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NOVEMBER READS

We have a busy month ahead with four great books and four fabulous authors joining us for conversations about their new books.

Subscribe to our Youtube channel because if you miss any of our live events, you can find the videos there.

Register for our Junction Reads events, and you might win a copy of the book from the publisher. Follow us on Instragram @thefirstthirty and @junctionreads and join us for our live events,


On November 10, I am going to chat with Elaine McCluskey about writing her varied and vibrant collection of stories, Rafael has pretty eyes. from Goose Lane.

The seventeen stories in Elaine McCluskey’s latest collection, Rafael Has Pretty Eyes, follow characters who have reached a four-way stop in life; some are deciding whether to follow the signs or defy them; others find a sinkhole forming beneath their feet. Set in the Maritimes but transcending regional boundaries, McCluskey’s stories are experimental, sometimes provocative, and often about those living on the margins. Smart, compassionate and unsparing, Rafael Has Pretty Eyes explores the absurdity and interconnectedness of a life adrift.

Purchase your own copy, directly from the publisher or your local independent book shop.

On Sunday November 13 at 5:00pm EST, Margaret Nowaczyk returns to Junction Returns with her latest book, A Memoir of Genetics, Mental Health and Writing, Chasing Zebras from Wolsak and Wynn.

“From leaving Communist Poland to enduring the demands of medical school, through living with a long undiagnosed mental illness to discovering the fascinating field of genetics, plunging into the pressures of prenatal diagnosis and finally finding the tools of writing and of narrative medicine, Margaret shares a journey that is both inspiring and harrowing. This is a story of constant effort, of growth, of tragedy and of triumph, and most of all, of the importance of openness. In the end, Dr. Nowaczyk invites us all to see that “life is precious and fragile and wondrous and full of mistakes.” And to keep trying.”

Register on EventBrite. PWYC. Tickets are $0-20 and all proceeds to the author. You could win your own copy from the publisher.

On Thursday November 17 at 7:00pm EST, join us on Instagram Live, for a conversation with Nataša Nuhanović about writing and her delicate and heartbreaking love story, The Boy’s Marble from Guernica Editions..

“A boy and girl promise to meet at midnight on a bench halfway between their apartments, and run away together, only the boy never comes. Twenty years later in Montreal, she meets someone who reminds her of the boy and wonders whether it could really be him. A brilliant anti-war story that wakes the reader in hope and love, and helps understand just how useless, meaningless and absurd war really is.”

Follow us and share @junctionreads and @thefirstthirty.

On Sunday November 27 at 5:00pm EST, we welcome back Catherine Graham with her latest novel, The Most Cunning Heart from Palimpsest Press.

“In the early 1990’s, Caitlin Maharg, grieving the loss of her parents, leaves everything she knows in Canada for Northern Ireland to pursue her love of poetry while living in a cottage by the Irish Sea. Feeling like a child again in a distant land still affected by the Troubles, she is haunted by the secrets her parents’ deaths unearthed. In her longing for emotional closeness, she befriends Andy Evans, a well-known poet with a roguish charm. Their attraction soon leads to a love affair. Flouting the paisley headscarf of respectability, she plunges into a relationship that gives her an entry to the literary world, but at a price. Filled with insights into grief, longing and creativity, The Most Cunning Heart is a novel about how a quiet heroine learns to navigate deception, love and loss.”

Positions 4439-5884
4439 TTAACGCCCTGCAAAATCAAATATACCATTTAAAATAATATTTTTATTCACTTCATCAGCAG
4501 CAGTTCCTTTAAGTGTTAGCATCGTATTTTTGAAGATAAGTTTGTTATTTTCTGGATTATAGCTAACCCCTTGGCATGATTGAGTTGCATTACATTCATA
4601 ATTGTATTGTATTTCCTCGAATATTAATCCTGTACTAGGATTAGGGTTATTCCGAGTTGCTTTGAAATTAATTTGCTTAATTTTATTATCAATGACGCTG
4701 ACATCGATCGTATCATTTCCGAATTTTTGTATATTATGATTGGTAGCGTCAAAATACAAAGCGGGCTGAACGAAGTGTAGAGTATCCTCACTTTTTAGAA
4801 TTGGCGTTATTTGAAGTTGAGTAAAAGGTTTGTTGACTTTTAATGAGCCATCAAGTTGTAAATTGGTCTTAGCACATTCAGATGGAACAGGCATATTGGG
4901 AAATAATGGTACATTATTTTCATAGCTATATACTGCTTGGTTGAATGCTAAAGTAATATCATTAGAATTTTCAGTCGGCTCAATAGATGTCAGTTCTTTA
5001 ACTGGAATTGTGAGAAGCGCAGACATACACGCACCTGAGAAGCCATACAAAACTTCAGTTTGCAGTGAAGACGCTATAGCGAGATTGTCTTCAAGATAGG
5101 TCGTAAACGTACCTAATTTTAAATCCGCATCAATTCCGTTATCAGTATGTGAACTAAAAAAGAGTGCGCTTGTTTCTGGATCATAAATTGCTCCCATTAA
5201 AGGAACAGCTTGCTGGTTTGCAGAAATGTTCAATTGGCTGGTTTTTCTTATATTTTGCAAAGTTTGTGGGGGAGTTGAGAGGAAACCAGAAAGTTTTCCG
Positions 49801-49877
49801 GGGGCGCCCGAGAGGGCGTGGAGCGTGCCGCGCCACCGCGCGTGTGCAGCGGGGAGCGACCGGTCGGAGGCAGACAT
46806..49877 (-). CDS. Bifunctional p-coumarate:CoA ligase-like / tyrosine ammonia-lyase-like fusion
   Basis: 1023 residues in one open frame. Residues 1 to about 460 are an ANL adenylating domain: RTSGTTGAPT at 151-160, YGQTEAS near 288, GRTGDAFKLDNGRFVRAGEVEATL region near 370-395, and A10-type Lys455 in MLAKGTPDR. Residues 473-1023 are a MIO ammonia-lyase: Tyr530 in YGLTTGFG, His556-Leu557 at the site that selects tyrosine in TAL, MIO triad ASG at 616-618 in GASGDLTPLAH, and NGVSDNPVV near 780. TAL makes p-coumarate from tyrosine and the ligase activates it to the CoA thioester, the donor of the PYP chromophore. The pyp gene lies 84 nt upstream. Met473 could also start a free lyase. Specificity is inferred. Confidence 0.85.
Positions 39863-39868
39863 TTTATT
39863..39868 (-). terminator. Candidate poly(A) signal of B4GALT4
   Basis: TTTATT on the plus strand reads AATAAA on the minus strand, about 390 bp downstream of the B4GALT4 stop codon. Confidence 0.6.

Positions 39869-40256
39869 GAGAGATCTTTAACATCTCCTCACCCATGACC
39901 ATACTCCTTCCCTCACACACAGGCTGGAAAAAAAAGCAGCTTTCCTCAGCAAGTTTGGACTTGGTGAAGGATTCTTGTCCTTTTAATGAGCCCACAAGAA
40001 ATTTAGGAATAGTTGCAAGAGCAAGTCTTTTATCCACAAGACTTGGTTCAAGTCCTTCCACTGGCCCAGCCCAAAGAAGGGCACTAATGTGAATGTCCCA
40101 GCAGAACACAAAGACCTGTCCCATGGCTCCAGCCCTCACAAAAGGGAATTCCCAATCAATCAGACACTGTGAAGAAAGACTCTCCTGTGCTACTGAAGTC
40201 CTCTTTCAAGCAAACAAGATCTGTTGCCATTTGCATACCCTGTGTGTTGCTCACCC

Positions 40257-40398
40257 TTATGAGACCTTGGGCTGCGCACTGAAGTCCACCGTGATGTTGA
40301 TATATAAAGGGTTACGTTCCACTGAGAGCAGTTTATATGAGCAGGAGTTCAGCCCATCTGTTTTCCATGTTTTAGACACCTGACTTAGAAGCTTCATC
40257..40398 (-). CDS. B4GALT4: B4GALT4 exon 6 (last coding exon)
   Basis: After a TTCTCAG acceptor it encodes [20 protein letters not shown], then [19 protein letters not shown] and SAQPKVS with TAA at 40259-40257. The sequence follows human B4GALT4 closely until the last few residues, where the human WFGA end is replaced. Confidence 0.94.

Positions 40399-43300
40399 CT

This is a PWYC event. Register and you might win a copy of the book from the publisher.

Featured post

Interview with Anna Dowdall

The end of last season was a rush. We were all racing to the summer and the relaxing sunny days ahead. If you missed our event with Anna Dowdall on May 5, you can check out the video of our event here.

APRIL ON PARIS STREET was released by Guernica Editions in October 2021.

“In April on Paris Street, a Montreal private investigator of half-Abenaki heritage takes a case that looks like old-school damsel in-distress rescue but that then turns into something unnervingly different. The narrative weaves working class Ashley Smeeton’s personal story (trying to connect with her Abenaki relatives, the death of a grandmother she’s hardly known, an ill-considered fling with a handsome vaurien) into the story of the privileged young woman, Mirabel Saint Cyr, whose fashion mogul husband hires her.” It is a gorgeous novel that takes the reader on a journey through Montreal and Paris.


APRIL ON PARIS STREET is filled with incredibly complex and duplicitous characters. The story itself feels like background to the lively characters. It is much like an Agatha Christie novel, where you can imagine each character having a novel to themselves. You also mention the Orient Express at one point. I wonder if you’d talk about any literary or creative influences?

How can I deny the influence of Agatha Christie and why would I want to?  Utterly without pretension and highly accessible, her books are genius.  But my influences are probably a real mix of this and that. I love Ursula Curtiss, and my first book, After the Winter, meant to read fallaciously like mid-century romantic suspense, is a tribute to her.  Then there’s Rebecca West, for the admirable subtlety of her female characterizations. Lucy Montgomery is probably partly responsible for my love of immersive setting. And if Charles Dickens and Wilkie Collins can have all over the place “run on” plots, why can’t I?  And, finally, there is nothing UK screenwriter Sally Wainwright has done that I haven’t wanted to imitate.